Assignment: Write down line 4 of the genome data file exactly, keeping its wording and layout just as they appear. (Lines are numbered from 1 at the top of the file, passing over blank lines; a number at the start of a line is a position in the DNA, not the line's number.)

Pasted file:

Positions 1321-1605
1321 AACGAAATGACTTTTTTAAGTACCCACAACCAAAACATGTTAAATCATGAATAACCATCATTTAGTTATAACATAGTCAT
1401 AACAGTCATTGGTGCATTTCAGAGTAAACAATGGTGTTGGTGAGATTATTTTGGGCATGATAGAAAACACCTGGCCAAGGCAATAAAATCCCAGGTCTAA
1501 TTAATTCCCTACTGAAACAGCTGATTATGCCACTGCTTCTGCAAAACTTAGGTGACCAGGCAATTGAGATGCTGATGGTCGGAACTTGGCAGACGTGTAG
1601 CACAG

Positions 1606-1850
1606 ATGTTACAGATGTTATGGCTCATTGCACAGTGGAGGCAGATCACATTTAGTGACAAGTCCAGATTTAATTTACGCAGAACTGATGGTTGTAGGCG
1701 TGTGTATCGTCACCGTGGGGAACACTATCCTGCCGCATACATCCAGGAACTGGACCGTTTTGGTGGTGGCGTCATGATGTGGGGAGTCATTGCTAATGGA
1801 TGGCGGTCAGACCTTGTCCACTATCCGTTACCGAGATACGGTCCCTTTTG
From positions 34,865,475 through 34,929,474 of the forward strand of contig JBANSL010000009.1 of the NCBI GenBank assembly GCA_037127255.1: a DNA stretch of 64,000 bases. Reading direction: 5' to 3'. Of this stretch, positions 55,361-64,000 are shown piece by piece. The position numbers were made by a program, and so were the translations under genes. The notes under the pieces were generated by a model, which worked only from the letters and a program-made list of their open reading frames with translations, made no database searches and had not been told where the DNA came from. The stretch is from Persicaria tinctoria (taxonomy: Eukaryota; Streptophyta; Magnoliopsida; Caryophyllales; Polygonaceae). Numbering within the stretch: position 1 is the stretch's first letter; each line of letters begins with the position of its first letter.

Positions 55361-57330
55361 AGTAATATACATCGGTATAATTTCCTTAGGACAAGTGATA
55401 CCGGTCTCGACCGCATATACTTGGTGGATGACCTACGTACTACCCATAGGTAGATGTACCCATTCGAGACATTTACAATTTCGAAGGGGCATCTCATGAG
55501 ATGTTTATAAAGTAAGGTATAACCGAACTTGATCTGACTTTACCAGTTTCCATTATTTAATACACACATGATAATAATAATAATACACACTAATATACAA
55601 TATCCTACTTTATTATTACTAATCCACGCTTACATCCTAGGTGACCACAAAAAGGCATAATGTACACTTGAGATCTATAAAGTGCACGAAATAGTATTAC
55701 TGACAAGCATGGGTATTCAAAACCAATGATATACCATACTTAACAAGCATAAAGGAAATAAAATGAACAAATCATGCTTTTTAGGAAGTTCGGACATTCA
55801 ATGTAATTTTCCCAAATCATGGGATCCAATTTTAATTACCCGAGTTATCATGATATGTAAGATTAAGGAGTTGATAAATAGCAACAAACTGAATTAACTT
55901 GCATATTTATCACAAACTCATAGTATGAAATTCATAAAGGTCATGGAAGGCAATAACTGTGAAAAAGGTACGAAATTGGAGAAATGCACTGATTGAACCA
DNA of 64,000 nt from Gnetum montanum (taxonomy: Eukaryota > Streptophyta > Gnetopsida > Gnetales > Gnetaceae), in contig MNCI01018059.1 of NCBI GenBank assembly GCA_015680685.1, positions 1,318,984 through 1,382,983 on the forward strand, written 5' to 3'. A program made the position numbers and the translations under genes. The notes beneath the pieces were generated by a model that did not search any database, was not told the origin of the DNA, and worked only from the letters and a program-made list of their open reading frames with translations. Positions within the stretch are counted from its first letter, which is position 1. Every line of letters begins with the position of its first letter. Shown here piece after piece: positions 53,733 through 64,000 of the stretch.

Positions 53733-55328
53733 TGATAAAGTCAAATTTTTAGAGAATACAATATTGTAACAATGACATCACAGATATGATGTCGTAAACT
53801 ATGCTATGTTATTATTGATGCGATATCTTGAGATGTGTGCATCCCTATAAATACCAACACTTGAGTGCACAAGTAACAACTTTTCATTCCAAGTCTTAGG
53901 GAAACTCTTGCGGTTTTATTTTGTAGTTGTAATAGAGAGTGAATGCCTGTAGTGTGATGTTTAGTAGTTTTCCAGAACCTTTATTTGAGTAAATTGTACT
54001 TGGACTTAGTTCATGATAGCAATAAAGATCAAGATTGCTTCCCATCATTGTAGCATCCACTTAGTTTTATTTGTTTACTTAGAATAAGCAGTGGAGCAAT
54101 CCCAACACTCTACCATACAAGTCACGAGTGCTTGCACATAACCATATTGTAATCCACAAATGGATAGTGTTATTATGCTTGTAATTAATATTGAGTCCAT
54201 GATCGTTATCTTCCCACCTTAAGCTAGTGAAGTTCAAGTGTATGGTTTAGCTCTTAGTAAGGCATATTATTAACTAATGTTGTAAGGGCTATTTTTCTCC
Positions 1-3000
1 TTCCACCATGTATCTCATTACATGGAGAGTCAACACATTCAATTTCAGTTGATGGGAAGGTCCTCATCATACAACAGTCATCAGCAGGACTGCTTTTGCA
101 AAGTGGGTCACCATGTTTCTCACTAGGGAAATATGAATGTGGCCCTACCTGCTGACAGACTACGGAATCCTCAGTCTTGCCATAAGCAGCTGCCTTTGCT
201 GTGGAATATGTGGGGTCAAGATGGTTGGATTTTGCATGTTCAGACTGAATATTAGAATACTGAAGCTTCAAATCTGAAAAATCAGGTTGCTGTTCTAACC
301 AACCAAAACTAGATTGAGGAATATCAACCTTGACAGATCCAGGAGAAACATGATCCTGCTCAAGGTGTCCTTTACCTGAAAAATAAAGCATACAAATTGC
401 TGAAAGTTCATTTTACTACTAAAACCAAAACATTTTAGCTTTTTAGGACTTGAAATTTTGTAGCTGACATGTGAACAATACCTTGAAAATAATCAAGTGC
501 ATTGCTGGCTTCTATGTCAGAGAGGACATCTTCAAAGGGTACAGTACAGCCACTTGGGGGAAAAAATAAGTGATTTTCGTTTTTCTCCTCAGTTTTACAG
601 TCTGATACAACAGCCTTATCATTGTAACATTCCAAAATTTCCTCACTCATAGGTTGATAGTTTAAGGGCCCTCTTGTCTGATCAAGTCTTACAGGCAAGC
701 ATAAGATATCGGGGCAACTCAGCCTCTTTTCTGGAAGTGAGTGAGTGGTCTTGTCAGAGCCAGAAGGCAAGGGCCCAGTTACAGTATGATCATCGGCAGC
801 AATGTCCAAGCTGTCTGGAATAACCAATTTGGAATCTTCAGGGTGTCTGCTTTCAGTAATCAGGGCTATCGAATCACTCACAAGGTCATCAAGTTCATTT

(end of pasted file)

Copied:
1501 TTAATTCCCTACTGAAACAGCTGATTATGCCACTGCTTCTGCAAAACTTAGGTGACCAGGCAATTGAGATGCTGATGGTCGGAACTTGGCAGACGTGTAG